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AWARDS

J. Dyn. Sys., Meas., Control. 1980;102(2):53-58. doi:10.1115/1.3149595.
FREE TO VIEW

“In recognition of his creative accomplishments in all aspects of dynamic systems theory and practice, his inspiring example to students and colleagues, and his supreme enthusiasm. His accomplishments include, but are hardly limited to, innovations in fluid transmission line and fluid transient theory, seminal contributions to analog, digital and hybrid simulation methodology, and development of an integrated notational and computational framework for energetic systems (bond graphs).”

Commentary by Dr. Valentin Fuster

TECHNICAL FORUM

J. Dyn. Sys., Meas., Control. 1980;102(2):59-60. doi:10.1115/1.3149596.
Commentary by Dr. Valentin Fuster
J. Dyn. Sys., Meas., Control. 1980;102(2):60-61. doi:10.1115/1.3149597.
Abstract
Commentary by Dr. Valentin Fuster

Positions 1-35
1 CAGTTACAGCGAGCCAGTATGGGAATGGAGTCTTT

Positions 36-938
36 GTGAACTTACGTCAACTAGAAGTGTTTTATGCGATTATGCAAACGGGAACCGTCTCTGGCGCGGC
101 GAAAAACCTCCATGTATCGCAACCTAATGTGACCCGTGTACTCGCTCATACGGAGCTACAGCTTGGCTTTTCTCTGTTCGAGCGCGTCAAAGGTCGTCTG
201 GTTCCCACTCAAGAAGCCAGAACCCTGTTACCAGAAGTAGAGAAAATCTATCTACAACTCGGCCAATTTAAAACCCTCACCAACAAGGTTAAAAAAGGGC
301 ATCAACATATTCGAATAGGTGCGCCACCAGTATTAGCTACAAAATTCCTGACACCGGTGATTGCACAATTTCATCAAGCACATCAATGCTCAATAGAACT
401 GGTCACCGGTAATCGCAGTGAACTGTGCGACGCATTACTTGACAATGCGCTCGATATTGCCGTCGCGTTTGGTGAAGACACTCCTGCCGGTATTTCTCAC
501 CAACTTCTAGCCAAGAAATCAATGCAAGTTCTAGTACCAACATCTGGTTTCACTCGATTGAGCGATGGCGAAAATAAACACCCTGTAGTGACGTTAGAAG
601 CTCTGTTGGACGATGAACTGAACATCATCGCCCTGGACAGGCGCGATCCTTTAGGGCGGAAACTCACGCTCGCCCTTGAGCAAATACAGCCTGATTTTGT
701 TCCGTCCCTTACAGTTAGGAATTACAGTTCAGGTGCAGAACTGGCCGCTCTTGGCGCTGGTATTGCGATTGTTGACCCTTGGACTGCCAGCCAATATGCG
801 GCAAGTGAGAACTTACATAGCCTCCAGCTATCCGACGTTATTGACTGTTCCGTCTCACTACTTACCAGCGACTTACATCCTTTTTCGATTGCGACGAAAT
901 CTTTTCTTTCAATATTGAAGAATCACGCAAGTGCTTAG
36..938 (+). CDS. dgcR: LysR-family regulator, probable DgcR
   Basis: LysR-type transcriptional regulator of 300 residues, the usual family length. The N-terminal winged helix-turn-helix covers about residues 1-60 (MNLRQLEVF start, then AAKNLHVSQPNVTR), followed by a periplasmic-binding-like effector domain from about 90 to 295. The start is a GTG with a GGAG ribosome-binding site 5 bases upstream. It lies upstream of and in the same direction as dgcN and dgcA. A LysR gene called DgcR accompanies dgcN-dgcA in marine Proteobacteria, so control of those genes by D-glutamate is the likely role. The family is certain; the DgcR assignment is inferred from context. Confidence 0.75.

RESEARCH PAPERS

J. Dyn. Sys., Meas., Control. 1980;102(2):62-68. doi:10.1115/1.3149598.

The demand for increased productivity of welding operations has led to the expanded use of computer control to allow higher production rates while maintaining weld quality. The charateristics of the gas metal arc welding process and the relationship between welding parameters, the desired output of the welding process, and the automation of the process are discussed. A strategy for two-axis welding torch positioning and velocity control is developed based on preview control techniques. To evaluate the applicability of the proposed control method the motion of heat source along different welding paths is simulated on an analog computer with on-line control of process time constants by an LSI-11 microcomputer. The simulation results show that high quality seam tracking can be accomplished by controlling the torch motion using the proposed method. The method appears to be suitable for on-line control of welding processes.

Commentary by Dr. Valentin Fuster
J. Dyn. Sys., Meas., Control. 1980;102(2):69-76. doi:10.1115/1.3149599.